Meet our new faculty members in Asian Studies and learn more about their background and passions! In this Faculty Spotlight, we introduce to you Dr. Sebastian Prange, Associate Professor at the Department of Asian Studies, the University of British Columbia. His research interests revolve around the development of Islam in monsoon Asia, the role of piracy and maritime violence, and the evolution of capitalism from a non-European perspective. Prior to the Department of Asian Studies, Dr. Prange was an Associate Professor at UBC’s Department of History.
Could you tell us a little about your academic background prior to joining UBC Department of Asian Studies? What brought you to Asian Studies?
I had the privilege to study at three different schools within the University of London: Goldsmiths College, the London School of Economics, and the School of Oriental and African Studies. Over the course of these degrees, I became more and more interested in the organization of premodern trade: how did merchants manage to conduct business across immense distances and multiple cultural and linguistic divides? My search for answers to this question led me to specialize in the economic history of medieval India.
After completing my PhD, I found my first job at UBC, as a postdoctoral fellow. Following that, I held positions in Germany and the US before returning to UBC in 2012. Since then, I have taught in the History Department, and am delighted to now transition into the Department of Asian Studies. Having been trained in an area studies institute, and having worked in many different interdisciplinary settings, Asian Studies is a great fit for me – not least for its incredible cohort of South Asia scholars.
Could you explain to a non-expert what you are researching and what inspired you to research this area?
My recent book, Monsoon Islam, examines the development of Islam among merchant communities of the medieval Indian Ocean world. It traces the commercial connections between different regions (East Africa, Arabia, Persia, India, and Southeast Asia) and looks at how merchants served as key vectors in the communication and evolution of Islam in the port cities of South India. I have long been interested in following the routes of commodities to uncover the often convoluted and complex histories of trade and traders – and Kerala’s pepper trade has proven an especially rich case study for this approach.
In my new project, I look at the history of Indian Ocean piracy. The project is premised on the notion that in Asia as in Europe, the early-modern period was marked by a shift from fluid to more rigid parameters of social and political identity, from semi-private to public forms of warfare, and from personal to increasingly codified legal regimes. Recognizing that maritime violence was a crucial dimension in all of these developments recasts the much-maligned pirate as a key player in the making of the early-modern world.
Can you tell us what you will be teaching in UBC Department of Asian Studies?
This year, I will be teaching a course on the History of the Indian World (ASIA 390) that is very close to my heart. We will examine the vital role that maritime connections – as well as competition and conflicts over the sea – have played, not just for the history of Asia but in a world-historical context. By looking at ships and seafaring, mobility and culture, trade and economics, as well as politics and imperialism, we will open up multiple alternative vantage points on this history that a more conventional, land-based perspective tends to obscure.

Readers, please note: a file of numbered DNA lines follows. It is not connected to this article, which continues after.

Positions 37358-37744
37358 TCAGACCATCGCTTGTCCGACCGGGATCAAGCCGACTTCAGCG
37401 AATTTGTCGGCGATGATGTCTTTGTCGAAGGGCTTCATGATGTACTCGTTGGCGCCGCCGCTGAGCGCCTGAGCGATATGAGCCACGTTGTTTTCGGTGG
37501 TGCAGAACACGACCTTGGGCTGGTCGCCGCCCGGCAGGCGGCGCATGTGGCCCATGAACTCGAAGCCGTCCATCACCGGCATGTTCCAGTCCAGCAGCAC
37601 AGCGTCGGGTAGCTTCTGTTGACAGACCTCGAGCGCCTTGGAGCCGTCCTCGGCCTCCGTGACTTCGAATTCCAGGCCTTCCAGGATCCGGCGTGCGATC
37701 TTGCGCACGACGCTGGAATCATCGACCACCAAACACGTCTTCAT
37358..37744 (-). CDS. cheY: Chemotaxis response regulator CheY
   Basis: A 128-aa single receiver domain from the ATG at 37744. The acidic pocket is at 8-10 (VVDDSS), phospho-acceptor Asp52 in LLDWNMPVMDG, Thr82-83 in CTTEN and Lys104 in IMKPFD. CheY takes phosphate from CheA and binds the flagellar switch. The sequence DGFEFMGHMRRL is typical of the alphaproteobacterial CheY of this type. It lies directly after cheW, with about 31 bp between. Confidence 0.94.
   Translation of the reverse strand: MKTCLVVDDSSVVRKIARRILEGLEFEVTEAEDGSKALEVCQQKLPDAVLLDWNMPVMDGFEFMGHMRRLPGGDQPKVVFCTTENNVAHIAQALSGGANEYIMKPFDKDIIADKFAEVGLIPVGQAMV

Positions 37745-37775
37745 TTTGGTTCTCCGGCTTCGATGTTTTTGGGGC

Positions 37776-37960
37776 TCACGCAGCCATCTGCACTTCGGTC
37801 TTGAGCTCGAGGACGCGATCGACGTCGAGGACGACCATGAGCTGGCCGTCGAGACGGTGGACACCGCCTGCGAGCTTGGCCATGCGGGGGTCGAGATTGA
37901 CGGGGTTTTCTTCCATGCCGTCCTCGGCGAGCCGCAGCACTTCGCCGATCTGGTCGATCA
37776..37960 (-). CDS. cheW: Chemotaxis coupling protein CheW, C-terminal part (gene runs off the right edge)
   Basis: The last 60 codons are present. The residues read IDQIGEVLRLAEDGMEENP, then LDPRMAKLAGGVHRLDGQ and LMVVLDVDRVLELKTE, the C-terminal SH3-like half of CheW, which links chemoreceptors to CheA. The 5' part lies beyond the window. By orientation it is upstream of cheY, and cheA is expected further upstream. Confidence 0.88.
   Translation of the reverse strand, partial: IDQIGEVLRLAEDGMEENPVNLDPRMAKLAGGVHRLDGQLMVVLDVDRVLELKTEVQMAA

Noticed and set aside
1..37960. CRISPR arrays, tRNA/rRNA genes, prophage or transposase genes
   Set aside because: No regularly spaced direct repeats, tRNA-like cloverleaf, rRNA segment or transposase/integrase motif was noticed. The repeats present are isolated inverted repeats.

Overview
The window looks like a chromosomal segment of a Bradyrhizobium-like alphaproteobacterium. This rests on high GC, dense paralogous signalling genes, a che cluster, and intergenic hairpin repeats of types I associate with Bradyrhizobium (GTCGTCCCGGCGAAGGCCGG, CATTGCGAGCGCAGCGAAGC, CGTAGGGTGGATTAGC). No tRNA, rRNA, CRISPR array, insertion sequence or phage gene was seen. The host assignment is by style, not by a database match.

In the coming years, I look forward to developing new Asian Studies courses on the economic history of Indian and on the relationship between trade and religion in Asian history.
What do you want students to gain out of your courses?
Aside from the specific content and skills we work on in my different courses, their collective aim is to look at history from new perspectives. This includes bringing in the voices and experiences of different actors (say, those of ordinary merchants rather than political elites), but also to instill ourselves into worlds that, at first glance, seem very remote and different to our own. Studying premodern history challenges us to engage with completely unfamiliar assumptions, values, constraints, and identities – an intellectual endeavour that can be both unsettling and revelatory.
Can you tell us something positive (whether related to your academic career or not) that 2020 produced for you?
Clearly, the costs and consequences of this annus horribilis have been very unequally distributed, both internationally as well as within individual societies. It is very difficult to answer this question in view of the incomprehensible loss and trauma that the pandemic has wrought and continues to create.
Something worthwhile to reflect on, and perhaps look for ways to maintain, is how online teaching has collapsed some of the traditional divides between teacher and learner. Working together to find new ways to communicate and share ideas, to engage with course materials, and to create intellectual communities has produced a very different sense of a what a classroom is and can be. I hope we can avoid a simple return to “business as usual” and instead build on some of the new approaches we have experimented with together over the past year.